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08 Jun 2010 15:49
Israel plans to hold its own limited probes into its deadly raid on a Gaza-bound flotilla that fall short of calls for an international inquiry into the commando operation that drew world condemnation.
The probes will look exclusively into the legality of Israel’s naval blockade of Gaza and the May 31 raid on an aid flotilla that sought to break it, Minister Without Portfolio Benny Begin told public radio on Tuesday.
But Russian Prime Minister Vladimir Putin said his country would raise at the United Nations the question of who should investigate Israel’s deadly raid.
“Unfortunately, this act happened in international waters, which is another source for concern,” Putin said during a press conference on the sidelines of an Istanbul summit on security in Asia.
Turkey sought a fresh condemnation of Israel from regional leaders gathered for the summit.
The hosts have been calling for an independent fact-finding panel under UN supervision, a demand rejected by Israel, which insists an internal investigation is more than adequate.
In Israel, media criticised hawkish Prime Minister Benjamin Netanyahu for restricting the probe’s mandate to theoretical legal questions, saying it would be little more than a “committee-lite” or an “investigative committee without investigators”.
“It is not supposed to investigate whether the blockade policy as a whole is either effective or justified ... And that is the recipe by means of which the government is trying to ensure the failure of the investigation into the flotilla events,” the mass-selling Yediot Aharonot said.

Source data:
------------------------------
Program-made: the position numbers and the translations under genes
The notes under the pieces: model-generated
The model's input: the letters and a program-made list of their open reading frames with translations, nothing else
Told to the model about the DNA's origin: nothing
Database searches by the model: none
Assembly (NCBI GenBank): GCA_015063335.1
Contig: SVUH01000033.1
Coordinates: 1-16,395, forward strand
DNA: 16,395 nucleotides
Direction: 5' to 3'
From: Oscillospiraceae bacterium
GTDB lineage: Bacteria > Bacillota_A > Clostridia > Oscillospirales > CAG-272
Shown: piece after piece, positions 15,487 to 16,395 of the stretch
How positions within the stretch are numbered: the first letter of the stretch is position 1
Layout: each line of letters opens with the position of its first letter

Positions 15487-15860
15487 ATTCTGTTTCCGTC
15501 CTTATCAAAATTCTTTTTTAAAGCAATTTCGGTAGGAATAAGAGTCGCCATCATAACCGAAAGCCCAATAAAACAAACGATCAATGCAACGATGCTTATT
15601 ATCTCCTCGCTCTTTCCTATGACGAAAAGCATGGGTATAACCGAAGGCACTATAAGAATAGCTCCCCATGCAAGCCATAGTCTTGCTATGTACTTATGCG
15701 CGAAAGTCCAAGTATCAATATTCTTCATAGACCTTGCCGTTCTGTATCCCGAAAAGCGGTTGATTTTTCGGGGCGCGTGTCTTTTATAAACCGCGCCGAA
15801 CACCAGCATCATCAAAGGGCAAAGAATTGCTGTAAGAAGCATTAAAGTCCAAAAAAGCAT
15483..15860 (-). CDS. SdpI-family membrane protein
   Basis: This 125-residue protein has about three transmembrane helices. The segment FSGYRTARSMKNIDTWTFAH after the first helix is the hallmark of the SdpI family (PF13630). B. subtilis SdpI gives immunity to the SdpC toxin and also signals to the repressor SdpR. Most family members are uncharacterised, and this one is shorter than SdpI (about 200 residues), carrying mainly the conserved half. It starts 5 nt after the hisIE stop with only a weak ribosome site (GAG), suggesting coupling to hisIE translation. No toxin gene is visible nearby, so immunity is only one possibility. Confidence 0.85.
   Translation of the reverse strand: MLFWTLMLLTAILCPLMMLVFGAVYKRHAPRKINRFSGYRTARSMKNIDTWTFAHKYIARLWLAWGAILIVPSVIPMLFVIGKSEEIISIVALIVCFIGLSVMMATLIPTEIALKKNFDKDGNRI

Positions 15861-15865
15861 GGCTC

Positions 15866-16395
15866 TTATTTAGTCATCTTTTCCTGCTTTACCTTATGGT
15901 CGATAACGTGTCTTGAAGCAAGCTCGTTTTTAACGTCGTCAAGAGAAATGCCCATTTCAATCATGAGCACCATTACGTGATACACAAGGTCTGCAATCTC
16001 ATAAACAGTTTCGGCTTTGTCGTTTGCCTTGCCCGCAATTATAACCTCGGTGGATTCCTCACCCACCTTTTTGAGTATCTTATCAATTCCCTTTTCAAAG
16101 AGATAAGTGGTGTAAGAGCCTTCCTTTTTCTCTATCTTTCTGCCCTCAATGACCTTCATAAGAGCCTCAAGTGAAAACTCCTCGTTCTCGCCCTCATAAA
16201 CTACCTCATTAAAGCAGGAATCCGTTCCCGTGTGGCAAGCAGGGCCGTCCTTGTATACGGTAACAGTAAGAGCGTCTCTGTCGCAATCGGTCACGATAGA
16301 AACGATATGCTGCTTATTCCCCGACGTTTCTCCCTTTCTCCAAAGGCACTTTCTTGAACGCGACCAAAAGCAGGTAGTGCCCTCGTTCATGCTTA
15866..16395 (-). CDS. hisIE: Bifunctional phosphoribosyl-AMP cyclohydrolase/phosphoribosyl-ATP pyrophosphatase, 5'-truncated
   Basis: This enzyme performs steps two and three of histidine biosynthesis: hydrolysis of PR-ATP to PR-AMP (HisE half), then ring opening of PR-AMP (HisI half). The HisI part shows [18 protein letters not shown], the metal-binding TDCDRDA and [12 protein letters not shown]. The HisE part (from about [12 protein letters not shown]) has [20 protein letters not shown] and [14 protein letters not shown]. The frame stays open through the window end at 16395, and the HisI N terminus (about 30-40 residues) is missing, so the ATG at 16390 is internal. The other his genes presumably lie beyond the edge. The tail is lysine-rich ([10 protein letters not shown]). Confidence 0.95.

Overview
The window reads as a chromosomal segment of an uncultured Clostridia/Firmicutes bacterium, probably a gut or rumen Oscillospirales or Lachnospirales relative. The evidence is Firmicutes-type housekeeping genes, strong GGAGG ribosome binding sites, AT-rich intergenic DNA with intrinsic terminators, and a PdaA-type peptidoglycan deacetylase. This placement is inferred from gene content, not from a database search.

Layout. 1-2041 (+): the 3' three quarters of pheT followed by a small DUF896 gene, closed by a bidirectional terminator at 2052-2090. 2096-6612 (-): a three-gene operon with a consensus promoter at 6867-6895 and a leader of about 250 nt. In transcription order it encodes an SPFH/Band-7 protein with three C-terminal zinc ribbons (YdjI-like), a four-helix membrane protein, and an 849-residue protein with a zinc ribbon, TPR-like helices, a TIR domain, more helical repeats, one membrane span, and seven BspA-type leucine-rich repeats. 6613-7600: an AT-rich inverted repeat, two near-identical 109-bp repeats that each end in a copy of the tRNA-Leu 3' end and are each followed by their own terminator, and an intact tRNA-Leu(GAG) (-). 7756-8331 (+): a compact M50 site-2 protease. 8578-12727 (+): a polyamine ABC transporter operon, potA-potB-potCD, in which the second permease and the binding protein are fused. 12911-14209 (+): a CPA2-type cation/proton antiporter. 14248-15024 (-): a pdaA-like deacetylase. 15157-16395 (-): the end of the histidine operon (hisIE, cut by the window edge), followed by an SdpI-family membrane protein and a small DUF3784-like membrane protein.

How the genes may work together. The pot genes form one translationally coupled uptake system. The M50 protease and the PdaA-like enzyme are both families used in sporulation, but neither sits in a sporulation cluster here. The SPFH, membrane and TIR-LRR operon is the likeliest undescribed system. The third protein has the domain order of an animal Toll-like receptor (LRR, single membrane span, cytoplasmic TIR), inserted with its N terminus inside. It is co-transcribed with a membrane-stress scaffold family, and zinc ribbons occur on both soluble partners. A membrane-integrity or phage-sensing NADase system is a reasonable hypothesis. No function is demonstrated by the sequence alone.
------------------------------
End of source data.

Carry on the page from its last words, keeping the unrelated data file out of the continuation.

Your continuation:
Defence Minister Ehud Barak has made it clear that the commandos who carried out the deadly raid should not be put on the stand.
“I insist that the combatants, who carried out a task that we imposed on them and who had to make decisions in split seconds about whether to pull the trigger without taking legal considerations into account, not be questioned,” he said.
Israel is reportedly considering a team made up of Israeli jurists and former diplomats as well as two foreign observers.
This would fall far short of the independent, international investigation several world leaders have called for in the wake of the commando raid in which nine Turkish activists were killed.
The decision taken by senior ministers still has to be ratified by the full Cabinet, and media said Israel is coordinating with Washington in the hopes of winning US backing.
US support is seen as crucial in helping prevent further diplomatic backlash from the raid that caused worldwide outrage.
Ankara, furious over the deaths of the Turks—one of whom also holds US citizenship—vowed that normalisation of ties would be out of the question unless Israel accepts an international inquiry.
Israel, which imposes a crippling embargo on the Gaza Strip, insists it must halt Gaza-bound vessels because they could be carrying weapons for Hamas—the territory’s Islamist rulers who are committed to the destruction of Israel.
“The blockade and supervision of goods brought by sea to Gaza are necessary to prevent the increase of rockets, missiles, weapons and war materials,” Barak said on Monday in Parliament where the government easily defeated three no-confidence motions over the raid.
Israel says its commandos were attacked with clubs and knives when they boarded the Turkish ferry Mavi Marmara, which led the six-ship flotilla, and fired in self-defence.
Activists who were on board insisted the Israelis opened fire as soon as they rappelled down from helicopters on to the deck.
The Israeli military announced late on Monday that it had appointed a team led by a reserve general to examine and learn from the raid and submit its conclusions by July 4.—AFP
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